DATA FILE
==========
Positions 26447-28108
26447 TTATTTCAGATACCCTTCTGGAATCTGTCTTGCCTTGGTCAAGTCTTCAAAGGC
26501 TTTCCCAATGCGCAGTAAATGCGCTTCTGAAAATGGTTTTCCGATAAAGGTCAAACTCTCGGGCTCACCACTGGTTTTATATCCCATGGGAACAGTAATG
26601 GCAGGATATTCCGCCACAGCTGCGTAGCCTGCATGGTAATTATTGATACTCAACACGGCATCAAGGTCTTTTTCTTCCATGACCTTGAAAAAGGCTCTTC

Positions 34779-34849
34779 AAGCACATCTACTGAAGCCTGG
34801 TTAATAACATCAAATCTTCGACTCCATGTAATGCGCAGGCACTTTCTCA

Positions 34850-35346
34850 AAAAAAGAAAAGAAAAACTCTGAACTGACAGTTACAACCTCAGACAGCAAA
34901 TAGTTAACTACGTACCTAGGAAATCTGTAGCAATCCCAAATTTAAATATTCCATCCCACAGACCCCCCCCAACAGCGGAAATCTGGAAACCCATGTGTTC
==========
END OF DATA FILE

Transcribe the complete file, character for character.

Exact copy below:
Positions 26447-28108
26447 TTATTTCAGATACCCTTCTGGAATCTGTCTTGCCTTGGTCAAGTCTTCAAAGGC
26501 TTTCCCAATGCGCAGTAAATGCGCTTCTGAAAATGGTTTTCCGATAAAGGTCAAACTCTCGGGCTCACCACTGGTTTTATATCCCATGGGAACAGTAATG
26601 GCAGGATATTCCGCCACAGCTGCGTAGCCTGCATGGTAATTATTGATACTCAACACGGCATCAAGGTCTTTTTCTTCCATGACCTTGAAAAAGGCTCTTC

Positions 34779-34849
34779 AAGCACATCTACTGAAGCCTGG
34801 TTAATAACATCAAATCTTCGACTCCATGTAATGCGCAGGCACTTTCTCA

Positions 34850-35346
34850 AAAAAAGAAAAGAAAAACTCTGAACTGACAGTTACAACCTCAGACAGCAAA
34901 TAGTTAACTACGTACCTAGGAAATCTGTAGCAATCCCAAATTTAAATATTCCATCCCACAGACCCCCCCCAACAGCGGAAATCTGGAAACCCATGTGTTC